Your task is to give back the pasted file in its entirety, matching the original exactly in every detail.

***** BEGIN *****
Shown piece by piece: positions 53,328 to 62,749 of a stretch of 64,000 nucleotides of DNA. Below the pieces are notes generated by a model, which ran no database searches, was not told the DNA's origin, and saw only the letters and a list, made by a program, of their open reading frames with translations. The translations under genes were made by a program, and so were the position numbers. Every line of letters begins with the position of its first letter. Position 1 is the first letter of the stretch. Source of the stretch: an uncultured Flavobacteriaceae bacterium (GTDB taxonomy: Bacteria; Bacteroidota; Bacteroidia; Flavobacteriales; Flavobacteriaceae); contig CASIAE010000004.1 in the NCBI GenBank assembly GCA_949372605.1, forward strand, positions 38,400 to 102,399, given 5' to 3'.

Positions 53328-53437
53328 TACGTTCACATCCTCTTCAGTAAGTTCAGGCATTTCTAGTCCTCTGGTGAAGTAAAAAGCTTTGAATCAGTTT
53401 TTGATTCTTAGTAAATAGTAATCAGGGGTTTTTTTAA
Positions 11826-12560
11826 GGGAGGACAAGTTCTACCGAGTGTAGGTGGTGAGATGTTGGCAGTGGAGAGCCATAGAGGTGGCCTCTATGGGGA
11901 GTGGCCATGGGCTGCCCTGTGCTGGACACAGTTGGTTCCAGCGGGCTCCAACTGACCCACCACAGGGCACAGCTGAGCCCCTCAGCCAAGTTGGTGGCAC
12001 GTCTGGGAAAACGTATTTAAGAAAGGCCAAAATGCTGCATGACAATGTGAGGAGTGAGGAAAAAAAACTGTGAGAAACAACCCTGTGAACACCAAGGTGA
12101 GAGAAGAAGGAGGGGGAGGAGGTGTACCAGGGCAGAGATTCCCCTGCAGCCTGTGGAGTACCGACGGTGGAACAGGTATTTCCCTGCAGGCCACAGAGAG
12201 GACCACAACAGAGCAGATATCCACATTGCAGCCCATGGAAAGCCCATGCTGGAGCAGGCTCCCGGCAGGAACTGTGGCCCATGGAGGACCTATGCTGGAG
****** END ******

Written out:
Shown piece by piece: positions 53,328 to 62,749 of a stretch of 64,000 nucleotides of DNA. Below the pieces are notes generated by a model, which ran no database searches, was not told the DNA's origin, and saw only the letters and a list, made by a program, of their open reading frames with translations. The translations under genes were made by a program, and so were the position numbers. Every line of letters begins with the position of its first letter. Position 1 is the first letter of the stretch. Source of the stretch: an uncultured Flavobacteriaceae bacterium (GTDB taxonomy: Bacteria; Bacteroidota; Bacteroidia; Flavobacteriales; Flavobacteriaceae); contig CASIAE010000004.1 in the NCBI GenBank assembly GCA_949372605.1, forward strand, positions 38,400 to 102,399, given 5' to 3'.

Positions 53328-53437
53328 TACGTTCACATCCTCTTCAGTAAGTTCAGGCATTTCTAGTCCTCTGGTGAAGTAAAAAGCTTTGAATCAGTTT
53401 TTGATTCTTAGTAAATAGTAATCAGGGGTTTTTTTAA
Positions 11826-12560
11826 GGGAGGACAAGTTCTACCGAGTGTAGGTGGTGAGATGTTGGCAGTGGAGAGCCATAGAGGTGGCCTCTATGGGGA
11901 GTGGCCATGGGCTGCCCTGTGCTGGACACAGTTGGTTCCAGCGGGCTCCAACTGACCCACCACAGGGCACAGCTGAGCCCCTCAGCCAAGTTGGTGGCAC
12001 GTCTGGGAAAACGTATTTAAGAAAGGCCAAAATGCTGCATGACAATGTGAGGAGTGAGGAAAAAAAACTGTGAGAAACAACCCTGTGAACACCAAGGTGA
12101 GAGAAGAAGGAGGGGGAGGAGGTGTACCAGGGCAGAGATTCCCCTGCAGCCTGTGGAGTACCGACGGTGGAACAGGTATTTCCCTGCAGGCCACAGAGAG
12201 GACCACAACAGAGCAGATATCCACATTGCAGCCCATGGAAAGCCCATGCTGGAGCAGGCTCCCGGCAGGAACTGTGGCCCATGGAGGACCTATGCTGGAG